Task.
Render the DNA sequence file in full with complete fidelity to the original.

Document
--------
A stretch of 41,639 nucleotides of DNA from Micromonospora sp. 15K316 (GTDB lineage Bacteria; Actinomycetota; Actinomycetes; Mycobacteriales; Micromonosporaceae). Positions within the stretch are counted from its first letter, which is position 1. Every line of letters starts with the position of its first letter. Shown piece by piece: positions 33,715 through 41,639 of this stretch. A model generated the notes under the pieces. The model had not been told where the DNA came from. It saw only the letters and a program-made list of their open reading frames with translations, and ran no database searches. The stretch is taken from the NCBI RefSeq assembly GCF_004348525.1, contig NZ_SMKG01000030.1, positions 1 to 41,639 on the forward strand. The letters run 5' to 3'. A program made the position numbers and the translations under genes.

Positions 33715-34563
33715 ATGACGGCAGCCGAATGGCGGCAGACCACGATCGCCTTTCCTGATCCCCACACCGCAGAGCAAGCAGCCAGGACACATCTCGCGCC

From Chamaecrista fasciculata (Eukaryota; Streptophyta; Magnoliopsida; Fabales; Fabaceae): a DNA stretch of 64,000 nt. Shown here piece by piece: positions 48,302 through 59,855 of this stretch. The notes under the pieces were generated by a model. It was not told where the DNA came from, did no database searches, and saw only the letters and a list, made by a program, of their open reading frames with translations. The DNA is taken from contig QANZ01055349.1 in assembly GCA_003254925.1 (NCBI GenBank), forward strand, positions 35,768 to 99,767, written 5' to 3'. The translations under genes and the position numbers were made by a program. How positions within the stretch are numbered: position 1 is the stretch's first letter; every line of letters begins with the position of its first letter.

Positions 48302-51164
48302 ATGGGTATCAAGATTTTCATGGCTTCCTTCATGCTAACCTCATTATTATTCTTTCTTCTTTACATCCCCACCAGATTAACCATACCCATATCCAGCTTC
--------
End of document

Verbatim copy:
A stretch of 41,639 nucleotides of DNA from Micromonospora sp. 15K316 (GTDB lineage Bacteria; Actinomycetota; Actinomycetes; Mycobacteriales; Micromonosporaceae). Positions within the stretch are counted from its first letter, which is position 1. Every line of letters starts with the position of its first letter. Shown piece by piece: positions 33,715 through 41,639 of this stretch. A model generated the notes under the pieces. The model had not been told where the DNA came from. It saw only the letters and a program-made list of their open reading frames with translations, and ran no database searches. The stretch is taken from the NCBI RefSeq assembly GCF_004348525.1, contig NZ_SMKG01000030.1, positions 1 to 41,639 on the forward strand. The letters run 5' to 3'. A program made the position numbers and the translations under genes.

Positions 33715-34563
33715 ATGACGGCAGCCGAATGGCGGCAGACCACGATCGCCTTTCCTGATCCCCACACCGCAGAGCAAGCAGCCAGGACACATCTCGCGCC

From Chamaecrista fasciculata (Eukaryota; Streptophyta; Magnoliopsida; Fabales; Fabaceae): a DNA stretch of 64,000 nt. Shown here piece by piece: positions 48,302 through 59,855 of this stretch. The notes under the pieces were generated by a model. It was not told where the DNA came from, did no database searches, and saw only the letters and a list, made by a program, of their open reading frames with translations. The DNA is taken from contig QANZ01055349.1 in assembly GCA_003254925.1 (NCBI GenBank), forward strand, positions 35,768 to 99,767, written 5' to 3'. The translations under genes and the position numbers were made by a program. How positions within the stretch are numbered: position 1 is the stretch's first letter; every line of letters begins with the position of its first letter.

Positions 48302-51164
48302 ATGGGTATCAAGATTTTCATGGCTTCCTTCATGCTAACCTCATTATTATTCTTTCTTCTTTACATCCCCACCAGATTAACCATACCCATATCCAGCTTC